When we think of quiche, we automatically think of it being French. We think of it originating in France. This is only partly true. France did not officially claim quiche as part of their own cuisine until 1805. Quiche, which is a savory open flan made from eggs, cream or milk and any combination of meat, seafood, vegetables and cheese made in a pastry crust, has been around in various European countries, such as Italy, Germany and England, since at least the 13th and 14th centuries. These savory flans were known as Crustardes of Flesh or just Crustardes. They are believed to have been first created in the medieval times, in the Kingdom of Lothringen, which was under German rule at the time. The name quiche is a derivative of the German word “kuchen”, which means cake. The Kingdom of Lothringen is now known as Lorriane, which is now part of France. This region has switched back and forth from French and German reign for centuries. Lorraine, was a small village at the time, that often did not have much in the way of food, as was the case for many small villages all throughout Europe. The foods people ate were simple foods that used simple ingredients from the local ‘terroir” or products from the farms and villages. Many people were farmers and they all had chickens and cows, meaning eggs, milk and cream were plentiful. People ate what they had. Each region added it’s own personality based on what foods that were readily available and plentiful. Originally, quiches were made without cheese. It was not until much later when cheeses were added to the crust. Today, no one would even think of making a quiche without cheese.
Quiches are found all over the world now, in many different varieties. They can be eaten hot or cold and are eaten for meals and snacks at any time of the day. You can fill them with whatever fillings you like. The possibilities are endless. I make quiche quite often, and I make many different varieties. In keeping with its tradition, I usually make it with whatever ingredients I have on hand at the time. This time, I made a quiche with crab, asparagus and mushrooms.
I used my basic go-to dough Lemony Tomato Zucchini Tart and added jalapeno jack cheese on the bottom, before adding my crab and vegetables. Usually a mild cheese is best for making quiches, because you do not want the flavors of the cheese to overpower the subtle and delicate flavors of the fillings and the dish in general.
I cooked my asparagus first. I wanted it still a little crisp, then I sauteed mushrooms, garlic and shallots in olive oil and a little butter, with salt & pepper, and added my asparagus to that. I layer my quiches, but you can mix everything together if you prefer.
After my layers of crab and my asparagus-mushroom saute, I added the eggs and cream. This was a bit of experiment for me, since I had some leftover hollandaise sauce that I added to my egg mixture. I wasn’t sure if it would work or not, but it did. After all, a hollandaise is just eggs, butter and little bit of Dijon mustard. (My crab has some tomatoes added as well. Both my crab and my hollandaise sauce were leftovers from another meal. This will be another post).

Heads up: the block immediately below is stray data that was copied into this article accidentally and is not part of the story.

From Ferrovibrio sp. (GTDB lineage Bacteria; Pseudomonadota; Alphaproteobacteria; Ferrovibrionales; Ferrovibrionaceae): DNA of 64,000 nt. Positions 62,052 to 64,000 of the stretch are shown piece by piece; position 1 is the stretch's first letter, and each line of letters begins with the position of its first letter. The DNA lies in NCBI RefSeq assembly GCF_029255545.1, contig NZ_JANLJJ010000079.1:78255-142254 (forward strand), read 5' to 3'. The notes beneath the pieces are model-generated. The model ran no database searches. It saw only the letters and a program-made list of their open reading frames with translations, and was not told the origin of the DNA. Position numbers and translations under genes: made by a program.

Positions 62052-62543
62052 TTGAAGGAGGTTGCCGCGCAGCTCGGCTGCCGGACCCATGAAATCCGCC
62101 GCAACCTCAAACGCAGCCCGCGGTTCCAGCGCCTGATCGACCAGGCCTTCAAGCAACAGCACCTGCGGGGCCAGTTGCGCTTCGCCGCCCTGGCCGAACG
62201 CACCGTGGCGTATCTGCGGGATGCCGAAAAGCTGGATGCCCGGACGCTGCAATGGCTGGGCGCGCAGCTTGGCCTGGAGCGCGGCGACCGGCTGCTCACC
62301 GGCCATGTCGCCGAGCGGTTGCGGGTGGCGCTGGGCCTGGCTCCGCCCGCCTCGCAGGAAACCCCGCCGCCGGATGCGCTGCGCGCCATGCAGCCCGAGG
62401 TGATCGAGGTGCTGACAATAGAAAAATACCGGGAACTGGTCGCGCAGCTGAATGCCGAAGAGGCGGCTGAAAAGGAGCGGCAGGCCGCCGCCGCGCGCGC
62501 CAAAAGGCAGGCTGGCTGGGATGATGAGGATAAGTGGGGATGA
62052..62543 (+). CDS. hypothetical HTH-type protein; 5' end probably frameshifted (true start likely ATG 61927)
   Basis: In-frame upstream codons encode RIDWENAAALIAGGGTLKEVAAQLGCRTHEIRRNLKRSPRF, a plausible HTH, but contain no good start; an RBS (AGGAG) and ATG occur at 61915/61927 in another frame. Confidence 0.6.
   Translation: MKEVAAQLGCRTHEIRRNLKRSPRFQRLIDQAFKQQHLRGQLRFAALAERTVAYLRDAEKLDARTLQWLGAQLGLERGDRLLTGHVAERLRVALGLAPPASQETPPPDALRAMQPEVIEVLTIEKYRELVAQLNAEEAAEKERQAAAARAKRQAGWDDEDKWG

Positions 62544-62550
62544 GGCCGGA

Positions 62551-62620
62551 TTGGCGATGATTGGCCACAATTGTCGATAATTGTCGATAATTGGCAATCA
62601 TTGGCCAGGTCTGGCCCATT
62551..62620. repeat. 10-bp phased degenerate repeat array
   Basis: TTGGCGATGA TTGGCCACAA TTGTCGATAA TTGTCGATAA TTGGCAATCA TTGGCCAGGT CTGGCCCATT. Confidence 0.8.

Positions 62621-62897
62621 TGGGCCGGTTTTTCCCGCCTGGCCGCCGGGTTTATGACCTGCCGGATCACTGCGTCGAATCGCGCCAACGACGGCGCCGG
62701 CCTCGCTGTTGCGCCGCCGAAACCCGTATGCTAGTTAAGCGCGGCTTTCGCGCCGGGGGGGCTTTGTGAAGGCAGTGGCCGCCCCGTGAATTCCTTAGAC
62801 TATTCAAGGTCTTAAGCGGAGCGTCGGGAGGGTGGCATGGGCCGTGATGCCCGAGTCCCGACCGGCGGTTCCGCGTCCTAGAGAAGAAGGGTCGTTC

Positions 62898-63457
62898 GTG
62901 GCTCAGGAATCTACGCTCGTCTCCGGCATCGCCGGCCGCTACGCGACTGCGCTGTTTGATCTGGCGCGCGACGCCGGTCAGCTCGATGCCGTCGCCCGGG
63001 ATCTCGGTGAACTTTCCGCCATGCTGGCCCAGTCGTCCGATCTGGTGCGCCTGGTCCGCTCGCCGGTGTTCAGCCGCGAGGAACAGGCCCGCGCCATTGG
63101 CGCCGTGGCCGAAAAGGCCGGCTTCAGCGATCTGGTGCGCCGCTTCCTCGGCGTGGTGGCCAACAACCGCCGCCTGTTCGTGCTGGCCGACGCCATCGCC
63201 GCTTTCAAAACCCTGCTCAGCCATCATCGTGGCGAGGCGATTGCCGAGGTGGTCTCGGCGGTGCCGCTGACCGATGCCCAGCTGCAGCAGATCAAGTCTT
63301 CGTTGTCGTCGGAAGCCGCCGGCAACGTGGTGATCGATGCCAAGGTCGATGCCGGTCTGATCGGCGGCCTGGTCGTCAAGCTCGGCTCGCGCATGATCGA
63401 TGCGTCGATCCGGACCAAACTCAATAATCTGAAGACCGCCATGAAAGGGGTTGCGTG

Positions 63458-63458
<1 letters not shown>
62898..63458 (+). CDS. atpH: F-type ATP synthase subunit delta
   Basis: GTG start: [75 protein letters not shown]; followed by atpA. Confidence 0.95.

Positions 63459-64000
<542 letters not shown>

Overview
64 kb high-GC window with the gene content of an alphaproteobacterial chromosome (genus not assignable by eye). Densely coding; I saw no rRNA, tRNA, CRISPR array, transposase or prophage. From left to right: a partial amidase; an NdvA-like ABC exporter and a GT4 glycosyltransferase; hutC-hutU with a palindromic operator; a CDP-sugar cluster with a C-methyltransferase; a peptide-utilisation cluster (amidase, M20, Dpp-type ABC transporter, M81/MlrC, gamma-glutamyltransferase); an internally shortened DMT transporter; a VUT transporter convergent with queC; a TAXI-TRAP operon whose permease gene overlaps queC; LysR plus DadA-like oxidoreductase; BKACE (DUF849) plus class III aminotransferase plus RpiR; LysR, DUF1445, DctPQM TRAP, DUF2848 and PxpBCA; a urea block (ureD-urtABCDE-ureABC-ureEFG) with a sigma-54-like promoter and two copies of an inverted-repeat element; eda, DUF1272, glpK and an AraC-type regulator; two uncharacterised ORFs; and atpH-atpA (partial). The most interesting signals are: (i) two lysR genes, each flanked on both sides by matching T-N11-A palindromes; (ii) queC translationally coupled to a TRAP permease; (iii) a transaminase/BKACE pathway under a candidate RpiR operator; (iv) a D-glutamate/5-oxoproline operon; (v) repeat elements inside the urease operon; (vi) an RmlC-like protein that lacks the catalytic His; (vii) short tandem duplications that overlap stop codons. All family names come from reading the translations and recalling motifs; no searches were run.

Quiche with Crab, Asparagus and Mushrooms
1 lb crab
your favorite light cheese
1/2 lb cooked asparagus – cook for about 5 minutes in boiling water, then remove. You want the asparagus to have a slight snap to it. After the asparagus has cooled, cut it into small pieces that are about 1/2 ” in size.
4-5 mushrooms, sliced thin
1 shallot, chopped fine
1 TBSP garlic
salt & pepper to taste
1/4 cup either heavy whipping cream or milk
dash of nutmeg
dash of Tobasco sauce
Jeanne’s Master Dough
1 1/2 cups flour
6 TBSP COLD butter, cubed
a pinch of salt
about 6 TBSP heavy whipping cream
Mix together the flour, butter and salt in a food processor until everything is well incorporated. Then add the egg and the cream and mix everything together until the dough forms into a ball. Remove from the food processor and wrap in plastic wrap. Let the dough chill in the refrigerator for at least 30 minutes before using. The dough will keep up to about 3 days in the refrigerator. When you are ready to use your dough, let it come to room temperature before rolling it out on a lightly floured surface. I usually add a little flour to my rolling pin as well. Then roll to your desired thickness and and shape it however you like. I use this same recipe for my tarts as well. If I am making a sweet tart or dough, the only difference is that I also add about 3 TBSP of powdered sugar. This is called a pate sucre. Sometimes, when I am making a savory dough, I add black and/or lemon pepper and other spices to my dough as well. Again, be creative and use your imagination.
Once your dough is ready, add your crab, then the cooked vegetables. Whisk the eggs and milk together, with a dash of nutmeg and Tobasco sauce, then pour over the quiche filling, filling it all the way to the rim of the baking dish. Bake uncovered at 350* F for about 45 minutes or until done and the quiche is set. If the edges start to get to brown, cover the tart with aluminum foil until done. The eggs will rise and will fluff up at first, but once the quiche cools for a few minutes, they will settle down again. Wait a few minutes before cutting the quiche. The quiche can be eaten hot, warm or cold. Bon Appetit!